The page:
*η*is well below the critical noise strength

*η*

_{c}. An example of the resulting stripe pattern is shown in figure 1

*a*. A perfect stripe pattern with the stripe period λ

_{0}that minimizes the system's free energy was used as the initial condition of the simulation. Subsequently, the stripes evolved under the influence of noise. The stripe centre lines can be described with the local stripe displacement

*u*(

**,**

*r**t*) perpendicular to the stripe direction and the local stripe orientation

*θ*(

**,**

*r**t*), as shown in figure 1

*b*.

In [48], we analysed the two-time orientation correlation function
1.2where 〈 · 〉_{r,ζ} denotes an average over positions ** r** ≡ (

*r*

_{⊥},

*r*

_{∥}) and realizations of the noise

*ζ*(

**,**

*r**t*). In the ordered state, where stripes with long-range order exist,

*C*

_{θ}(

*t*,

*t*

_{w}) lacks time-translational invariance and depends on the waiting time

*t*

_{w}when plotted as a function of

*t*−

*t*

_{w}. The slow-down with increasing waiting time can be described by the scaling form, equation (1.1), typical for ageing. This shows that the system is not in equilibrium, despite the long-range order of the stripes and despite the absence of topological defects. This is very astonishing since an ordered configuration is generally closer to equilibrium than a disordered configuration. The ageing concurs with a spatial coarsening of orientation fluctuations that is visible in the maps of the stripe orientation field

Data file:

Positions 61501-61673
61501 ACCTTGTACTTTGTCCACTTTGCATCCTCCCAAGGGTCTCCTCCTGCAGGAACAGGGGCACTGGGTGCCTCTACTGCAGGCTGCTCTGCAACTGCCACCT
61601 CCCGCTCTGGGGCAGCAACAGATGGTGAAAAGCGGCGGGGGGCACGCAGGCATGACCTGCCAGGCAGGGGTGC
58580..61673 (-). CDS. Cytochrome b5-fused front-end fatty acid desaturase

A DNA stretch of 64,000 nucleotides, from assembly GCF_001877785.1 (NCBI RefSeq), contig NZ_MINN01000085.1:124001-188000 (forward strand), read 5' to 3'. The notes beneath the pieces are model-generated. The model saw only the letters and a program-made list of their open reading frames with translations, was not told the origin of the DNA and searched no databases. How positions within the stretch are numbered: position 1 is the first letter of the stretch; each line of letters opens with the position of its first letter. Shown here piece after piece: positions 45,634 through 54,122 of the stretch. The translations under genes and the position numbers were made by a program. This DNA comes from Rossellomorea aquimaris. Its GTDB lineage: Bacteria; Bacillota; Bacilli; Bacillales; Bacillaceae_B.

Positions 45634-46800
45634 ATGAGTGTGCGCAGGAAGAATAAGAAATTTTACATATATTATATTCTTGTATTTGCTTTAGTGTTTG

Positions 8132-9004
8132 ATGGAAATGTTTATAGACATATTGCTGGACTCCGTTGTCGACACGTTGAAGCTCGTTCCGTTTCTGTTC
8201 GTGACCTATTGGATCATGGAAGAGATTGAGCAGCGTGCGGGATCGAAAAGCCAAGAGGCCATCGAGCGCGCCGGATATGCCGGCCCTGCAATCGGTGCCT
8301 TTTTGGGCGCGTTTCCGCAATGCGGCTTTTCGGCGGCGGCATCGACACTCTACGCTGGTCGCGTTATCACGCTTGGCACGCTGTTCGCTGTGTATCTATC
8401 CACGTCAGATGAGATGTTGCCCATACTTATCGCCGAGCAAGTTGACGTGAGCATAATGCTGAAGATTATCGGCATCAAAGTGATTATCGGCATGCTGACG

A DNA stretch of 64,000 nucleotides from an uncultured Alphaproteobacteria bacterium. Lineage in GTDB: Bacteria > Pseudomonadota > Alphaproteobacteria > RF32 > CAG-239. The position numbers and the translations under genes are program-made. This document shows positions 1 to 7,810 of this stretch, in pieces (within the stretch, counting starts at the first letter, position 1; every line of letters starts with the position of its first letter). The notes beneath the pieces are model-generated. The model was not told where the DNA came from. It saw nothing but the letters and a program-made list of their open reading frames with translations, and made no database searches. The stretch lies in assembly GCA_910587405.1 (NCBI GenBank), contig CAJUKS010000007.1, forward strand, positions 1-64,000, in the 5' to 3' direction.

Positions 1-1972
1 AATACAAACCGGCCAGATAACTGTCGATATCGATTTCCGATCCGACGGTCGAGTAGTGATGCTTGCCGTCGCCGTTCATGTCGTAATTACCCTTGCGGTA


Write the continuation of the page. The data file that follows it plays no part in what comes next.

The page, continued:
*θ*(

**,**

*r**t*) for increasing simulation time

*t*(figure 2

*a*–

*c*). Evolving from perfectly ordered stripes at

*t*= 0, the pattern of the orientation fluctuations is fine-grained at first and coarsens with time. This coarsening is reflected in the growth of the characteristic correlation length

*ξ*

^{⊥}

_{θ}in the direction perpendicular to the stripes [48] and in the increase of the dominant modulation length λ*

_{∥}along the stripe direction (this work). The spatial coarsening of the orientation fluctuations is more easily recognized in the snapshots of the orientation fields where fluctuations smaller than λ

_{0}were removed using a Gaussian filter (figure 2

*d*–

*f*). The superimposed streamlines give an impression of the local stripe displacement (multiplied by a factor of 20).